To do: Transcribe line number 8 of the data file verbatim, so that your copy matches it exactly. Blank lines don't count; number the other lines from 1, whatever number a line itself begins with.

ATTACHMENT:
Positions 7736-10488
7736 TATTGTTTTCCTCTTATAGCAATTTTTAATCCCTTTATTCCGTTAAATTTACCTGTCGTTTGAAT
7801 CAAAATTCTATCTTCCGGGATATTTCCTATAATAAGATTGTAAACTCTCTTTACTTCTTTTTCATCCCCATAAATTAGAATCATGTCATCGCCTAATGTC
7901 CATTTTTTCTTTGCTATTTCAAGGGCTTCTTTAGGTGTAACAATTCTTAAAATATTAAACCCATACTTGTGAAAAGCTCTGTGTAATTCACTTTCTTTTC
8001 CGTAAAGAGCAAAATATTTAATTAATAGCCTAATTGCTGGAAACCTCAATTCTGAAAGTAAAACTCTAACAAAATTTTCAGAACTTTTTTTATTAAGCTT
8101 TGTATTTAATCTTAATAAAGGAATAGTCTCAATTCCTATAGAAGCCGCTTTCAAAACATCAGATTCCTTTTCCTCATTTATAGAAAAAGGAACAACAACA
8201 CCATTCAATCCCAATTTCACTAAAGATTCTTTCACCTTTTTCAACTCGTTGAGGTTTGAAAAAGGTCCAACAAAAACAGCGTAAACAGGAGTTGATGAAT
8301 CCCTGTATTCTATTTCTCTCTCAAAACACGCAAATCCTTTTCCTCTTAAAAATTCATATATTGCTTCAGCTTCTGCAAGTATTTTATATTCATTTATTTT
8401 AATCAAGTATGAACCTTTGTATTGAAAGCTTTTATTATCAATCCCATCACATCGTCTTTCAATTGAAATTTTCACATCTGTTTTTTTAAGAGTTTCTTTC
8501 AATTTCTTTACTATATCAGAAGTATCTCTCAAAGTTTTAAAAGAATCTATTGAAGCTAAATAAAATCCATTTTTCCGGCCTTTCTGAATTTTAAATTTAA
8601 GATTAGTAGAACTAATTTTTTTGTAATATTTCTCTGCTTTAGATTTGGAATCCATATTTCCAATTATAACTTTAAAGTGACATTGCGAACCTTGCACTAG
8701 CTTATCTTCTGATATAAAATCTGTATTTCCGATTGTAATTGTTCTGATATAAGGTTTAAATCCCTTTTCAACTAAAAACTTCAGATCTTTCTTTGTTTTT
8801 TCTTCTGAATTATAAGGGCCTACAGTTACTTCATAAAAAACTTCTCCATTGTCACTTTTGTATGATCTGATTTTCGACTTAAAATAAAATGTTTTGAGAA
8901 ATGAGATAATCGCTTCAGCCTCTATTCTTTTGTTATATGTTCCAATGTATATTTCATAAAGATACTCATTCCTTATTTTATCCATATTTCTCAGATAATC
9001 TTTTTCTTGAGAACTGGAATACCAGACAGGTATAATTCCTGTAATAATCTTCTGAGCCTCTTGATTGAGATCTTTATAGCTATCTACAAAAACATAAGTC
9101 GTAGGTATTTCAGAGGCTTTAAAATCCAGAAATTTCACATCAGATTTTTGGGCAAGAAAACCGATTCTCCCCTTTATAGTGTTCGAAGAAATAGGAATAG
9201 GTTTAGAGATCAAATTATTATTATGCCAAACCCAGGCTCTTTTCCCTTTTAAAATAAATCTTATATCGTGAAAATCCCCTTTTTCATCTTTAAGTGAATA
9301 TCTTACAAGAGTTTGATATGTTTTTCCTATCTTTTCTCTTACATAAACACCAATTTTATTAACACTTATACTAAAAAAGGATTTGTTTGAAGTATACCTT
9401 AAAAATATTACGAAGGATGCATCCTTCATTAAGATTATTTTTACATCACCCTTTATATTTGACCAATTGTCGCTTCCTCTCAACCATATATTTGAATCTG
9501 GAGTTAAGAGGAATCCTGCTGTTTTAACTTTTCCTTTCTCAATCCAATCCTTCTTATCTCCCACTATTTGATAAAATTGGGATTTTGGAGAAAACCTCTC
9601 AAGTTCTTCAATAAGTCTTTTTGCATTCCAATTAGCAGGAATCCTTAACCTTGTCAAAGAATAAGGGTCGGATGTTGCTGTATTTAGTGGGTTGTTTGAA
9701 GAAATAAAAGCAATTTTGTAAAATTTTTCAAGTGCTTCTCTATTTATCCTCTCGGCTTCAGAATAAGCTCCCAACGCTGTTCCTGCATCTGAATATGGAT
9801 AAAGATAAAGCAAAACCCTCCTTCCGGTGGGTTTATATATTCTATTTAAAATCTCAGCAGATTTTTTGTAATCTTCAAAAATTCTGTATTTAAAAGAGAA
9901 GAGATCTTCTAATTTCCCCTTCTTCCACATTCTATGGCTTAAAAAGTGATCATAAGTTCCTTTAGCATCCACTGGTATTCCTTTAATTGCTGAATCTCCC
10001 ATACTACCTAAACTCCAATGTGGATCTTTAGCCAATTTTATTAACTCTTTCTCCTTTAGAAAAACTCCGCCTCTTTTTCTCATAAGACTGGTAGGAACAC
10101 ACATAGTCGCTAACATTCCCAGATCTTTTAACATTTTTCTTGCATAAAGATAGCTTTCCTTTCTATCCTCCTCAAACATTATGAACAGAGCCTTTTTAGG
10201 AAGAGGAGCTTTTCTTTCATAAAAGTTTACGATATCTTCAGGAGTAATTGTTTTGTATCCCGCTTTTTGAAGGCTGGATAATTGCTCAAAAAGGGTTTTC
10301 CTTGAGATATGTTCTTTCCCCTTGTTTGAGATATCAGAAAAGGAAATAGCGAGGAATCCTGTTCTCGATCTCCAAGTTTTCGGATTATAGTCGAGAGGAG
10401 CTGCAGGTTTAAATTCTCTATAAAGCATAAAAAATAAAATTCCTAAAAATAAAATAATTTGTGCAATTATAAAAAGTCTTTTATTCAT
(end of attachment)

8301 CCCTGTATTCTATTTCTCTCTCAAAACACGCAAATCCTTTTCCTCTTAAAAATTCATATATTGCTTCAGCTTCTGCAAGTATTTTATATTCATTTATTTT